Dr. Amy Stark

Child Psychologist, Author & Speaker

Specializing in:
Teaching Families How to Live Divorced
and Self-Esteem for Girls and Boys

Food For Thought

Food For Thought

Happy Thanksgiving For Parents

Thanksgiving is the first of the big holidays that are emotionally charged for most divorce families. Chances are that when you were still married, your nuclear family had established your own holiday traditions. You celebrated Thanksgiving in a certain way every year-- most likely with either close friends or extended family. Now, with a shared holiday schedule, you may not even be with your children every holiday.

Most custodial schedules have an alternating Thanksgiving schedule, wherein you might only get to spend the Thanksgiving holiday with your child every other year. Sometimes when younger age children are involved, the court will split the day in two and you might get to see your child for part of the holiday. Either way, everything you held dear about Thanksgiving might be changing in a very big way.

As the person who sets the emotional tone for your children during the time they are with you, it's important to create a positive tone for the change so that your children have warm positive memories of the holidays, despite the divorce. Here are some things that you should consider:

  1. What will your new tradition be? If your holiday has, in the past, revolved around your ex spouse or partner's family and friends you will need to re-think this holiday. There will, in fact, be a need for two separate Thanksgiving plans... one for when you have the holiday with your children and one for when you don't.
  2. Your children should be told about the holiday schedule. It's less stressful for them when they know what to expect. Let them know which parent's house they are going to be, in a matter of fact way. Help them find something positive about the new arrangement.
  3. Remember that you are one of your child's role models. How you handle the rotating holidays and the stress of the change becomes their emotional map for how to handle stress in the future. Don't use your child as a therapist. If you are upset, speak to another adult.
  4. Teach something about the holiday. On the door to my office every year I post a history of Thanksgiving that I download from the computer. I also encourage parents to help their children focus on thankfulness... teaching them to appreciate all that they have. Some families even have a white erase board that they call their Thankfulness board. On Thanksgiving each member in the family writes something they are particularly thankful for, on the board.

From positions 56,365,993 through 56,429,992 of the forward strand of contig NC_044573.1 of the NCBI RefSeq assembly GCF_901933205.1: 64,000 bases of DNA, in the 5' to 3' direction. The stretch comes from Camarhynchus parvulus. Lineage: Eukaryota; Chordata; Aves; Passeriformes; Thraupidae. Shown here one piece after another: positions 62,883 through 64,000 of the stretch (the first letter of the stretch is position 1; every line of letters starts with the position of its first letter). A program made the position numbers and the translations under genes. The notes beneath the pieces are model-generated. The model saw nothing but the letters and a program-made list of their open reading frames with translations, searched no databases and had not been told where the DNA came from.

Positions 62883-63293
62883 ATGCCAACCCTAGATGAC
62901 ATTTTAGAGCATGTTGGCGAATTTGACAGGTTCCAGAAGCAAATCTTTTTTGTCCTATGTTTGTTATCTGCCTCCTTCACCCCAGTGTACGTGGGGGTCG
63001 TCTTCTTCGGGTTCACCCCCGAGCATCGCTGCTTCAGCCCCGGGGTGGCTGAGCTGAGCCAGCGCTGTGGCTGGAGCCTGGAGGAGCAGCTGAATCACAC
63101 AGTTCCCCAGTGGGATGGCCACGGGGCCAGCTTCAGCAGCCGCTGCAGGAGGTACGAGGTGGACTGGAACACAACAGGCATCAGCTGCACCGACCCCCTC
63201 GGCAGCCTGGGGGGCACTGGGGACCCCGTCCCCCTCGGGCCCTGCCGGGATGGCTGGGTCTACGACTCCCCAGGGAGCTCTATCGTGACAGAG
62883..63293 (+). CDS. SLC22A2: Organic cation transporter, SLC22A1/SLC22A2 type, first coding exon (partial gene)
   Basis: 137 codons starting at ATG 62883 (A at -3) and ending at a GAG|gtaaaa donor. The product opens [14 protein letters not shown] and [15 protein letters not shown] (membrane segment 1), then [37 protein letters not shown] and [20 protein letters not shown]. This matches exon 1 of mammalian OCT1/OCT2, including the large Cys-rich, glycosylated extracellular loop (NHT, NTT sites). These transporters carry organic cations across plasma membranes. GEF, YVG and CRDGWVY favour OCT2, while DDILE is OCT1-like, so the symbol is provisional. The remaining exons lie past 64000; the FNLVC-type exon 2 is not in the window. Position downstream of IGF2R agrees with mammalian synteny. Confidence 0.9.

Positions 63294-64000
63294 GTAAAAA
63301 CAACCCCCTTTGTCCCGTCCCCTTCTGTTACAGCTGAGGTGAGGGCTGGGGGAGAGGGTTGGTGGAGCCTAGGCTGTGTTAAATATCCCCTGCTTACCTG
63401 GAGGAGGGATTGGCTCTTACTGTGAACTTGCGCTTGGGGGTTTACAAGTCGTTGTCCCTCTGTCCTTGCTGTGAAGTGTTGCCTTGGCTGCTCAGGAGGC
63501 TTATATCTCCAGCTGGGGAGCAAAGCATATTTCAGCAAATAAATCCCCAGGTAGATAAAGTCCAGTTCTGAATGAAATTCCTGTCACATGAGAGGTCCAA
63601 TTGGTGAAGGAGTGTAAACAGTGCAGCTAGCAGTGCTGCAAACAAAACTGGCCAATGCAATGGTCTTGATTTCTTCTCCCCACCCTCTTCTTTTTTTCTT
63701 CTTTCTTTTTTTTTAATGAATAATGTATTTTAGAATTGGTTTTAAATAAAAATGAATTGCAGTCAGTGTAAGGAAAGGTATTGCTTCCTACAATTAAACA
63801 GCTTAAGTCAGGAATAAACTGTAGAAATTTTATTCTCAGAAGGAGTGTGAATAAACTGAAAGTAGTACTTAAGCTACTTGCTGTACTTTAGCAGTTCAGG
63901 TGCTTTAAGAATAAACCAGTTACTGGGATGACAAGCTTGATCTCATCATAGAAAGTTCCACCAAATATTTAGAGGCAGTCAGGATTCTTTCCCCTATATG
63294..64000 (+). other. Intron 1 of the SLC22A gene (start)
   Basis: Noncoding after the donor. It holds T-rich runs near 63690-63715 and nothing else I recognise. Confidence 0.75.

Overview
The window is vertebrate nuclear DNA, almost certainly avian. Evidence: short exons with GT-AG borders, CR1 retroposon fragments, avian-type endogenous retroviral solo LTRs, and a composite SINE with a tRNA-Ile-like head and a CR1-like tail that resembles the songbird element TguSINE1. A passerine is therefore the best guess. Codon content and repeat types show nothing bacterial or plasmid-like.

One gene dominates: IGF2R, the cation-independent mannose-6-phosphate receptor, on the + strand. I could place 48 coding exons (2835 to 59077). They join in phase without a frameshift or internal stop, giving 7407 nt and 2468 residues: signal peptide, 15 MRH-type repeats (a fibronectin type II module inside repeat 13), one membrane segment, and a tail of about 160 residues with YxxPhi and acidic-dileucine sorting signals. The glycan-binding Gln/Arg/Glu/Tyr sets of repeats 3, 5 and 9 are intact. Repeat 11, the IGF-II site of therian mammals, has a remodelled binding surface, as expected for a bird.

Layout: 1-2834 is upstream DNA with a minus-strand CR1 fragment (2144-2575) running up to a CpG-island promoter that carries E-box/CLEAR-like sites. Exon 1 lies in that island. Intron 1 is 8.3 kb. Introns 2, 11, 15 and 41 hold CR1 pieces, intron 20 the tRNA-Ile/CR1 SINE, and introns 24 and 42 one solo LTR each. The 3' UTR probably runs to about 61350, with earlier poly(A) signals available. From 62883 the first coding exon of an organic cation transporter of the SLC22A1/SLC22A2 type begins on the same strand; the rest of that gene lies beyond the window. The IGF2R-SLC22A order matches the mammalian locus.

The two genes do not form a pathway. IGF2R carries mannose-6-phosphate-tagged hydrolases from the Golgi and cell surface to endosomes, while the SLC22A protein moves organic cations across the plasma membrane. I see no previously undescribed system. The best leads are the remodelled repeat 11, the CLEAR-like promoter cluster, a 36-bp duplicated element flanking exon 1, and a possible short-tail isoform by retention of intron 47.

5. Encourage them to call their other parent during the day to wish them a Happy Thanksgiving. If they are not with you and they call you, make sure and give the message that you are alright. Don't make them feel that they are missing something. Let them know that you are not alone so they don't feel responsible for you. Encourage them to have a good time.
  6. Speak to your extended family and friends. Make sure that they do not discuss the divorce or the other parent. Sometimes the holidays are the first time extended family has seen the kids since the split up and they feel compelled to express their dislike of the other parent right in front of your children. Put a stop to it if it starts. It's harmful to your kids.
  7. No matter how upset you are about everything...don't say anything bad about the other parent. Your children should not be made to feel responsible for your sad and hurt feelings. They are a part of both of their parents and when you say something bad, it hurts that part of them that is like their other parent.
  8. Lastly, make sure that any exchanges during holiday times are done in the least stressful way possible. Don't make nasty comments to your ex or use the exchange to attempt to resolve divorce or financial issues. This is not the time.

* Disclaimer:
Dr. Stark's Web site is not intended to take the place of a court-ordered advice or the advice of another professional. Although you may use the input found here to your best advantage, we recommend that you do so in conjunction with the work that you are doing with your individual therapist. Remember: this Web site is not therapy; it's knowledge and support.

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